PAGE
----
CARRIE: [sighs] Too bad we shoot the commercial this week.  I was
          looking forward to staying longer.
  MARGE: Why don't you move to Springfield?  Our crime rate is low, and
         our police chief shows up at work every day.
  CARRIE: Hard working police?
  MARGE: Well, the police chief shows up at work every day.

HOMER climbs up onto a diving board that's 3 feet above the water and
cannonballs into the water.

  HOMER: Cowabunga!

HOMER makes a huge splash in the water.  LISA and BART cover their faces
from the splashback.

  BART: Dad, you would not believe how 1990 Cowabunga sounds.
  HOMER: Yeah, well, stick it in your pipe and smoke it, boy.  Some things
         never get old.
  BART: Yeah, right.  Eat my shorts.
  MARGE: You know, Homer, I don't think that suit leaves much to the
  HOMER: [swimming] Well, honey, when you've got it, flaunt it, I always
  BART: Got what, Dad?
  HOMER: [preachy] Son, believe me, there are plenty of people who would
         feel privileged to see a man with a little body naked.
  BART: Oh, yecch.  You're going to brag about last weekend, too, Dad?
  HOMER: [out the side of his mouth] Ix nay on the naked-ay, boy.
  BART: I can make you do anything with the info I've got, Homer.
  HOMER: Yeah, I can also starve you, Bart.
  BART: Sheesh.  What a grump.
  MARGE: Well, I think I'll go get some drinks for everyone from the
  CARRIE: Oh, good, Marge!

LISA and BART play with a beach ball in the water.  BART chuckles evilly
and throws the ball so hard it whaps LISA.

  LISA: Ow!  Quit that, Bart!

BART splashes water onto LISA.

  LISA: Wlah!
  BART: Hee hee hee.
  LISA: All right, Bart.  Two can play at this game.

LISA splashes water harder at BART.

  BART: Hey, man!  No fair!  You're not supposed to fight back.
  LISA: [giggles]

HOMER climbs out of the pool and dries himself off a little with a towel.
He walks up to CARRIE's recliner.

  HOMER: Hey, Carrie, how long before you have to go?
  CARRIE: Oh, a week or so, I guess.  I'm still rehearsing a little for
          the commercial.
  HOMER: What is this commercial?
  CARRIE: I'm the new Tasty Choice wife.
  HOMER: Oh.  I hope they got a new husband, because I always thought the
         old one was gay.
  CARRIE: Heh.  Hey, Homer, I have the script with me.  Would you mind
          helping me rehearse?
  HOMER: Me?  I'm not that good an actor!

We flashback to a high school auditorium.  HOMER, dressed in 1500s garb and
wearing a brown shoulder-length long wig, stands in front of a bed, on which
SANDRA (from 3F21) is lying.

  YOUNG HOMER: It is the cause!  It is the cause of thy pain.  Name not
               the cause.
  SANDRA: Othello, what art thou doing here?
  YOUNG HOMER: Have you prayed tonight, Desdemona?  I shalt not kill an
               unprepared soul.
  SANDRA: Talk you of killing?
  YOUNG HOMER: Uh. . . yeah.  I, um, cleanse thee of thine. . . uh. . .
  SANDRA: [agitated] Sins.
  YOUNG HOMER: Oh, right.

YOUNG HOMER, antsy, starts trying to strangle SANDRA, when SANDRA wrestles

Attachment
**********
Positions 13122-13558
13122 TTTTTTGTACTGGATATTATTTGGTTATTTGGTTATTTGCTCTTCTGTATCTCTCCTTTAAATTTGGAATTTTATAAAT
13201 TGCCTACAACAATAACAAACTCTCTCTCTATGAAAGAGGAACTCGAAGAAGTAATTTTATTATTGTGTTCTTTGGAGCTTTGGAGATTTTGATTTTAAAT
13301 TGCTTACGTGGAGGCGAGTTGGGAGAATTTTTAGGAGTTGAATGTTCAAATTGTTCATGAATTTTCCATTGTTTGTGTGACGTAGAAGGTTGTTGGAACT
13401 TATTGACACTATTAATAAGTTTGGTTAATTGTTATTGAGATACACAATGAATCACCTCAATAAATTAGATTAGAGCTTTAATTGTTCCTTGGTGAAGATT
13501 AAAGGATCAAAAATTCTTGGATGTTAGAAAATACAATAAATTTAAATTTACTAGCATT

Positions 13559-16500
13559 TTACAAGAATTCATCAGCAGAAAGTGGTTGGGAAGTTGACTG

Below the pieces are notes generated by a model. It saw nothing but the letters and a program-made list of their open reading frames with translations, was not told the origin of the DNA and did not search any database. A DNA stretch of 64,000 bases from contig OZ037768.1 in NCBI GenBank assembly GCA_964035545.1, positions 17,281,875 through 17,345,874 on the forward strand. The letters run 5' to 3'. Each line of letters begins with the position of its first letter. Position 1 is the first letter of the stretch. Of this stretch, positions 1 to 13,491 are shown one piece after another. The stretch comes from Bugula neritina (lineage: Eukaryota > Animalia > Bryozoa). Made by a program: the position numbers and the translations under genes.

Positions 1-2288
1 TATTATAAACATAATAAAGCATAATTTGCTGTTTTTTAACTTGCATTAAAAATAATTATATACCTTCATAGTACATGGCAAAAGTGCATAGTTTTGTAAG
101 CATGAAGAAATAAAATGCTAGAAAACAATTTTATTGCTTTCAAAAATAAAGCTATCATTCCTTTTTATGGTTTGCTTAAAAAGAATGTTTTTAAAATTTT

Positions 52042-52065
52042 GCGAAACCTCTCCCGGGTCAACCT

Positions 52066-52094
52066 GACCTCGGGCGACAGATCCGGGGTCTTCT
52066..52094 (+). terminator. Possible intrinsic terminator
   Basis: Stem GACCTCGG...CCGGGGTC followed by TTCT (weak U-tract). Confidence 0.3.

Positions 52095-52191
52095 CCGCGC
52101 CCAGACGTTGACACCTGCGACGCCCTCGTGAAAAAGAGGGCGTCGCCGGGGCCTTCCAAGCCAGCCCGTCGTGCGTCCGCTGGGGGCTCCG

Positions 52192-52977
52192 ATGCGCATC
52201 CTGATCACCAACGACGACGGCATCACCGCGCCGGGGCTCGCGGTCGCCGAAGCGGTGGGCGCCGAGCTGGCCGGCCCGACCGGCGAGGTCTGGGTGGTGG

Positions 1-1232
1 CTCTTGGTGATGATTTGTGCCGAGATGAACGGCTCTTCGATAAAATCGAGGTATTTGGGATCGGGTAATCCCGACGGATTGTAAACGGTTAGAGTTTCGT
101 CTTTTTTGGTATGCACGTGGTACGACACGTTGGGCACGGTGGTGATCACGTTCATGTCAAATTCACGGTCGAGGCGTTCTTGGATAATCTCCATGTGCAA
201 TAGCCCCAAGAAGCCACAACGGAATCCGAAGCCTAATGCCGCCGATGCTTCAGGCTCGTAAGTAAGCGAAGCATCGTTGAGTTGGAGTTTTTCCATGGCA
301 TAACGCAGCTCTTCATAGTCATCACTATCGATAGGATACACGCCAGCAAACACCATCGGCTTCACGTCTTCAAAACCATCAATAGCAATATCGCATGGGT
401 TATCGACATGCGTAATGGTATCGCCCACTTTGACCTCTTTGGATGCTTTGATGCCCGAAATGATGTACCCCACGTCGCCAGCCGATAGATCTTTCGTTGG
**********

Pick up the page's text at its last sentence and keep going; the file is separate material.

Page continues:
his hands away, and slaps him.

  SANDRA: Don't touch me again, Othello.

Flashback to the present.  HOMER frowns at the flashback.

  CARRIE: Oh, it doesn't matter.  Just as long as I have somebody to
          rehearse with.
  HOMER: Well, okay.

MARGE slides open the patio door, with a tray of glasses of juice.
LISA and BART climb out of the pool eagerly and rush to get the juice.

  MARGE: Ooh, I see we have some thirsty swimmers.
  LISA: Dad certainly doesn't seem tense around Aunt Carrie anymore.
  MARGE: Why would he be?
  LISA: Well, I'd imagine anyone who saw another person naked would be
        startled and surprised beyond belief.
  BART: How naive you are, Lisa.  When you're a little older, you'll
        realize that those feelings of surprise will soon be replaced with
        feelings of disgust.
  MARGE: Naked!?  What are you talking about?
  LISA: Dad didn't tell you about their encounter?
  MARGE: [gasps]

MARGE thoughtless hands LISA the tray of drinks and looks from afar at
CARRIE and HOMER, poised together, rehearsing.

  CARRIE: ``I wonder what's in this coffee.  I've never had anything so
          delicious and stimulating!''
  HOMER: [unconvincingly] ``Well you know how nothing revs me up like
         Tasty Choice's extra caffenated black coffee drink.''

CARRIE and HOMER tip their heads and kiss each other.  MARGE gasps hard
and shocked at the two of them.  MARGE runs after them.

  MARGE: So!  My sisters were right about what a trollop you are, Carrie!
  CARRIE: Marge!  What's wrong?
  MARGE: I saw you both with my own two eyes!  I thought nothing was going
         on between you and now I know about you two, doing funny business
         in my own house, and kissing in broad daylight. . .!
  HOMER: Marge, honey!  Calm down!
  MARGE: How could you betray my trust like this, Homer?
  HOMER: Marge, listen, I'm sorry I didn't make you abreast of what
         happened, but there's nothing titilating about Carrie whatsoever
         to me!  I'm not pussy-footing around with her!  You know what an
         asset she's been to us, and how hard it'd be without her.
  MARGE: Of all the lies you've ever told, this is the worst, Homer!  I